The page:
'Palestinian Gandhi' Convicted for Protesting; U.S. Silent

Last week, an Israeli military court convicted Abdallah Abu Rahmah,
whom progressive Zionists have called a "Palestinian
," of "incitement" and "organizing and participating in
illegal demonstrations" for organizing protests against the
confiscation of Palestinian land by the "Apartheid Wall" in the
village of Bilin in the West Bank, following an eight month trial,
during which he was kept in prison.

The European Union issued a protest. But as far as I am aware, no U.S.
official has said anything and no U.S. newspaper columnist has
denounced this act of repression; indeed, the U.S. press
hasn't even reported the news. To find out what
happened, someone could search the wires where they'll find this
AFP story
, or go to the British
or Israeli


EU foreign policy chief Catherine Ashton expressed deep
concern "that the possible imprisonment of Mr Abu Rahma is intended to
prevent him and other Palestinians from exercising their legitimate
right to protest against the existence of the separation barriers in a
non-violent manner," her office said.

"The EU considers the route of the barrier where it is built on
Palestinian land to be illegal," it quoted her as saying in a

The failure of the New York Times to report the news is
particularly striking, because the New York Timesreported
last August
on the protests in Bilin, quoting Abu Rahmah in
particular; and because this July New York Times columnist
Nicholas Kristof, writing from Bilin with the provocative headline
"Waiting for Gandhi," weighed
on the subject of Palestinian nonviolent protest.

Last August, Ethan
Bronner reported in the Times

Abdullah Abu Rahma, a village teacher and one of the
organizers of the weekly protests, said he was amazed at the
military's assertions [of protester violence, including of "rioters"
throwing "Molotov cocktails"] as well as at its continuing arrests and
imprisonment of village leaders.

"They want to destroy our movement because it is nonviolent," he said.
He added that some villagers might have tried, out of frustration, to
cut through the fence since the court had ordered it moved and nothing
had happened. But that is not the essence of the popular movement that
he has helped lead.

Kristof wrote
patronizingly in his column last month
that "some Palestinians are
dabbling in a strategy of nonviolent resistance," but is seems that
Kristof was "dabbling" in his fleeting expression of concern about the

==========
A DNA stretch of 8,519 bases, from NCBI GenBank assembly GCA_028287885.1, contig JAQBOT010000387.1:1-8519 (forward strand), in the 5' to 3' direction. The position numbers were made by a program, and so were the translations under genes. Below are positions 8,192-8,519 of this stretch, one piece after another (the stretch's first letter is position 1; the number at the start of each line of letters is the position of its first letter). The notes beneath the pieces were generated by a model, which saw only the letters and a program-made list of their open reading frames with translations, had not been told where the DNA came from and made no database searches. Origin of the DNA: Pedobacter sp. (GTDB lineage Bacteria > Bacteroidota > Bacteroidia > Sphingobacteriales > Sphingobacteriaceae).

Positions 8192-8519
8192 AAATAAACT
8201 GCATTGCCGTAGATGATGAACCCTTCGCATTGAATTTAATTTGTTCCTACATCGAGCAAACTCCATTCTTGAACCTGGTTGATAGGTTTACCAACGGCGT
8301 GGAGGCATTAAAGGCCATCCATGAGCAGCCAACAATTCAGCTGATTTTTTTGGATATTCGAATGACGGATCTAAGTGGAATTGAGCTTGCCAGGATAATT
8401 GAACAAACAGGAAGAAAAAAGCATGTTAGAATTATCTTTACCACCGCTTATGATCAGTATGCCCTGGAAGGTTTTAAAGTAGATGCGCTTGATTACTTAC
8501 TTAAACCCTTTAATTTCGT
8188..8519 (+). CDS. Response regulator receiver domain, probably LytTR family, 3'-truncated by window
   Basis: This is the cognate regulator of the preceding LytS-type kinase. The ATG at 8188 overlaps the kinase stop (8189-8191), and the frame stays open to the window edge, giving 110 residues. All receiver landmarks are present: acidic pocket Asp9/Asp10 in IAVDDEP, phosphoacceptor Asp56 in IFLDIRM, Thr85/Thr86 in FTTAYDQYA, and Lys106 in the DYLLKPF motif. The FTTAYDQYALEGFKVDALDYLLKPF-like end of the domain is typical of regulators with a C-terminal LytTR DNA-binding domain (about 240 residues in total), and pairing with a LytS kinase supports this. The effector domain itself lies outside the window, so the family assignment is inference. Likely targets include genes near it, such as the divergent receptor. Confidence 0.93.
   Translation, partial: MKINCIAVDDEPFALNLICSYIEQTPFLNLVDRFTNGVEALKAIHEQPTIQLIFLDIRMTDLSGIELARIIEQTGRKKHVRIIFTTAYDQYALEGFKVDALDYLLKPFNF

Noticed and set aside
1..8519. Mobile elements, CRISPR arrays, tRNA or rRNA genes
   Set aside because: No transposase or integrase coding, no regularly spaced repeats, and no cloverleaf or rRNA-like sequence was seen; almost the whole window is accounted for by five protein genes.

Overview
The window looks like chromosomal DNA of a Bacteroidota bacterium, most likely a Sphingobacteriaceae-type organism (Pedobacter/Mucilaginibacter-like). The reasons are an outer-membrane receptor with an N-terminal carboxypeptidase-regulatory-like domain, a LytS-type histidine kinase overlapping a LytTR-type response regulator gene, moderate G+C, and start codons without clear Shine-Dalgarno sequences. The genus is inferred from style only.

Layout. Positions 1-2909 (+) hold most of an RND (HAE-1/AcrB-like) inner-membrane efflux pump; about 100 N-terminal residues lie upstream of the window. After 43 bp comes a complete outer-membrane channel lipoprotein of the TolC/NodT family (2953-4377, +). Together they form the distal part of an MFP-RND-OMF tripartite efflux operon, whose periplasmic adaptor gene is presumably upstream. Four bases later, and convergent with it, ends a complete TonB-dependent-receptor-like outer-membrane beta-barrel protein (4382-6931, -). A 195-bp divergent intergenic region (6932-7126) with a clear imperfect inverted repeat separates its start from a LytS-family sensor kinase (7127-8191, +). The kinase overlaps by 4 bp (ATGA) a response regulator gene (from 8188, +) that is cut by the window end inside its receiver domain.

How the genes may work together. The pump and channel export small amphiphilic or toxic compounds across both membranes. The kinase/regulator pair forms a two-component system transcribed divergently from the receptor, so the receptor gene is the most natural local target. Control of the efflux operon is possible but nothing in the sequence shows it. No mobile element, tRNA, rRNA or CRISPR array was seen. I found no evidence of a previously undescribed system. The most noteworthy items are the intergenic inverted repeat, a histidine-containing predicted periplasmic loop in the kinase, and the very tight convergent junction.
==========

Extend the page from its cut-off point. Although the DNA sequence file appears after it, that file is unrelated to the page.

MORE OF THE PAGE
fate of the Palestinians.

Under the "law" of the Israeli military occupation of the Palestinian
West Bank since 1967, "incitement" is defined as "the attempt,
verbally or otherwise, to influence public opinion in the Area in a
way that may disturb the public peace or public order", and carries a
maximum 10 year sentence. Abu Rahmah's sentencing will take place next
month, and the prosecution is reportedly expected to ask for a
sentence of at least two years.

In December 2008 Abdallah received the Carl Von Ossietzky Medal for
Outstanding Service in the Realization of Basic Human Rights from the
International League for Human Rights in Berlin, as Amnesty
International noted
following his arrest.

This February, former President Jimmy Carter wrote
on behalf of the Elders
, the group of global leaders brought
together by Nelson Mandela to promote peace:

We are especially concerned to hear that Abdallah Abu
Rahma, the coordinator of the Popular Committee against the Wall and
Settlements in Bil'in, was detained in a night raid on 10 December
last year and faces charges of incitement, stone throwing and
organizing and participating in illegal marches.
Abu Rahma is a middle-aged school teacher who eschews violence
including stone throwing.

Catherine Ashton, Europe's Hillary Clinton, protested the conviction.
Why hasn't Hillary done so?

Perhaps the failure of the U.S. media to simply report the
might have something to do with it?

You can ask Secretary of State Clinton to speak out, as Europe's
Catherine Ashton has, by calling the State Department's comment line
at 202-647-6575 and pressing 1.

Or you can use the State Department's web
, choosing "E-mail a Question/Comment," and topic "U.S.
Foreign Policy/Middle East." You could use a subject like "Conviction
by Israeli court of Abdallah Abu Rahmah for nonviolent protest," and a
question like "I urge Secretary Clinton and other State Department
officials to speak out against the conviction by Israeli military
court of Abdallah Abu Rahmah for organizing nonviolent protests
against the Israeli separation barrier in the West Bank, which has
confiscated Palestinian land."

You can write a letter for publication to the New York Times
here; you can contact the
Times' news editors
; you can write to the Times' Public Editor here.

UPDATE: (8/29): CNN,
, and The
reported the news; Amnesty
and South African
Archbishop Desmond Tutu
protested the conviction.

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